As the HK construction industry demonstrates. Large mainland SOEs form JVs with local HK companies. The former have the cash and the latter have the licenses to operate. Government departments such as CEDD and Highways apparently operate on a ‘lowest price wins’ basis so, if you want to win, simply don’t bother budgeting for certain contractual items that add to your bid price (quite often safety-related). Since the big local and foreign companies need to compete and price is the key factor, they must reduce their standards or die on the vine. As ever, more pressure on subcontractors, worse conditions for construction workers and cock up after cock up with appalling cost overruns. And all hungrily overseen by the big consulting practices (Arup, AECOM, Mott McDonald etc.) who rarely seem to get pulled up after helping to orchestrate these shit shows. And this is just a microcosm of what’s happening to HK in its entirety.

  7. Goatboy says:

    I remember a comment of yours from many years ago, in the midst of all the “HK losing to SH” nonsense. You argued that when girls from HK go to Shanghai to work as prostitutes, then we should worry.
    Still hasn’t happened, as far as I’m aware…

  8. Toph says:

    YSTL – the majority of the tycoons’ investments are on the Mainland, so even if they are fully conscious of their complicity in shoving Hong Kong down the tubes, they’re not going to jeopardize their precious real estate up north. The major exception being Li Ka Shing who saw the writing on the wall years ago and diversified his portfolio. It’s been very odd to see the protesters treating the wily old bastard like he’s one of the good guys.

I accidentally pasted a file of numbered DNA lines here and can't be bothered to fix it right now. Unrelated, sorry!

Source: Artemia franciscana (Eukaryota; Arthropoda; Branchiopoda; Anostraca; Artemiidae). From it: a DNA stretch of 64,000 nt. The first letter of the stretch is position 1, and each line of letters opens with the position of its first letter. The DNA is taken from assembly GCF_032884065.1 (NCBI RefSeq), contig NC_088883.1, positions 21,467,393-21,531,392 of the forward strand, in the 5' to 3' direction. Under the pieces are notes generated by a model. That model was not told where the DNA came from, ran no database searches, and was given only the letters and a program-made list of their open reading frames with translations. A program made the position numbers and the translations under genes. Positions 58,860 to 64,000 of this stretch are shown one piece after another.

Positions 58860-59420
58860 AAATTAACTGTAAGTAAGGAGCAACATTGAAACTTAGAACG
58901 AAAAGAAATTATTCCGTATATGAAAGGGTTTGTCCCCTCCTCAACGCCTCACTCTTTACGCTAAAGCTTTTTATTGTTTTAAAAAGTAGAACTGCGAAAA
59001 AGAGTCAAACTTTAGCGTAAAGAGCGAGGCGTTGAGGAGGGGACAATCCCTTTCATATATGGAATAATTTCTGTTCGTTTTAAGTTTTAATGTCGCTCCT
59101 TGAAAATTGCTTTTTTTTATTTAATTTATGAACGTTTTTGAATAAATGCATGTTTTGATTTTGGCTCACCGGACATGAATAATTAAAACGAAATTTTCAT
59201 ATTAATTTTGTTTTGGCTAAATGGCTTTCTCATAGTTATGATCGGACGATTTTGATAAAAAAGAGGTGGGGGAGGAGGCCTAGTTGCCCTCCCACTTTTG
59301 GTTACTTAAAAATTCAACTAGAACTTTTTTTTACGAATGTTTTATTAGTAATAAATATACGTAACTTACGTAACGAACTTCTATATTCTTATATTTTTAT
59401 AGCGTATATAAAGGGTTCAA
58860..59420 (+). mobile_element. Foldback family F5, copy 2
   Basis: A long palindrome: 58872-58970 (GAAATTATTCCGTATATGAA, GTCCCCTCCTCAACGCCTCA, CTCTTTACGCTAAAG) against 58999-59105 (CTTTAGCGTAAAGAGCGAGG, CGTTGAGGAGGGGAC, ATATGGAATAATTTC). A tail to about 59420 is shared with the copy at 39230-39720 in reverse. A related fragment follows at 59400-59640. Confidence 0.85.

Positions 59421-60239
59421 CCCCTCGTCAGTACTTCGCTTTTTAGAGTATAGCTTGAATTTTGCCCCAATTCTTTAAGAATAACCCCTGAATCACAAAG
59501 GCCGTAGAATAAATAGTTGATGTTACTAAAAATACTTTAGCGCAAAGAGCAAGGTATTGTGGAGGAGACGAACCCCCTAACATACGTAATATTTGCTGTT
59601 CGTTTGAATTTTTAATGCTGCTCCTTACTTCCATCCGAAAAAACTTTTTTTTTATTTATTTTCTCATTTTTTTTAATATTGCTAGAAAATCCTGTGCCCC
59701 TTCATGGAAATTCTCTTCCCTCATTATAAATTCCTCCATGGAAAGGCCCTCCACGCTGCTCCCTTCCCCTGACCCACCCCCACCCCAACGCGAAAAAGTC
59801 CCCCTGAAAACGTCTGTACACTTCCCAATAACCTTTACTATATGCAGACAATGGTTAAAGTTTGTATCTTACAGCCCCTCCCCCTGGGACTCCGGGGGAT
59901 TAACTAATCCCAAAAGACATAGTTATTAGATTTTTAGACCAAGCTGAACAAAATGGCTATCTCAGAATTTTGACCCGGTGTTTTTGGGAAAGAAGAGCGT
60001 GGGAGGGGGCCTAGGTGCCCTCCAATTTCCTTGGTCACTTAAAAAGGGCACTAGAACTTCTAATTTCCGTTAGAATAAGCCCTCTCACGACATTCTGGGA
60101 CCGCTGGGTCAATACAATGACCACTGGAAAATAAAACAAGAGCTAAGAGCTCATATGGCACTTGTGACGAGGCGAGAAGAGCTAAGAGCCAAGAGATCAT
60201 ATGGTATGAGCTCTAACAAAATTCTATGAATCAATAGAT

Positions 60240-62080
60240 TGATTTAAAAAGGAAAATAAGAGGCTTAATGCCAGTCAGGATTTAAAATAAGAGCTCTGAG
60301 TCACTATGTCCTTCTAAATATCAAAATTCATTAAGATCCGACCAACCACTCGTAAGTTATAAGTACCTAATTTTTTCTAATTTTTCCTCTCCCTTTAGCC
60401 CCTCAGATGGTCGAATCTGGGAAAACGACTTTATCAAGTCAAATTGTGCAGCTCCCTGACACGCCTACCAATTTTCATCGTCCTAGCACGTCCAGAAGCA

9. Red Dragon says:

    Uncle Tom #4

    Glad to hear that you have no intention of leaving Hong Kong.

    You can’t imagine how happy this news will make people elsewhere in the world, many of whom have long feared that you might, like Carrie Lam, move in next door.

    Of course, it’s perfectly logical of you to want Hong Kong to become irrelevant; after all, irrelevant people are more likely than not to flourish in irrelevant places.

    You’re clearly an adaptable sort of cove, and, as far as I can tell, you’re more than content to fit in with the exciting “new way of doing things” gifted to you by the resolute satraps of the glorious motherland.

    Good luck with that, matey. But I do have a nagging suspicion that when (and not if) your new overlords start gnawing away at the legs of the stool of privilege upon which you park your well upholstered expat bum, you’ll be amongst the first to make a dash for the exit.

    Damn! Now that’s a bleak thought. You might move in next door after all.

  10. Joe Blow says:

    @Goatboy: so true. Walk into Lan Kwai Fong, or whatever is left of it, and all the hookers are from the Mainland.

  11. Ho Ma Fan says:

    @Why wear a helmet? as someone else who has experience in dealing with the likes of AECOM, Arup, Mott MacDonald etc. your theory is interesting, but doesn’t hold water as far as I’m concerned. The big consultants have seen their margins progressively squeezed over the years, especially after 2007/8 financial crash, and never to return to previous levels. As a consequence all, bar none, operate a sausage machine approach with inexperienced grads and offshore back office support to provide deliverables, and often accept running projects at cost. Naturally, quality suffers. The “low hanging fruit” is now the Supervising Officer type role where budgets are often higher than those of the designers they are checking, with seemingly little risk!

  12. Why wear a helmet? says:

    @Ho Ma Fan – I couldn’t agree more with your assessment. My point is that these organizations are supposed to be fulfilling an important QA/QC role on behalf of their client (often the government) but seem to fail to do this at some very important levels. I know several people who have worked for these organizations and they were very depressed folks indeed.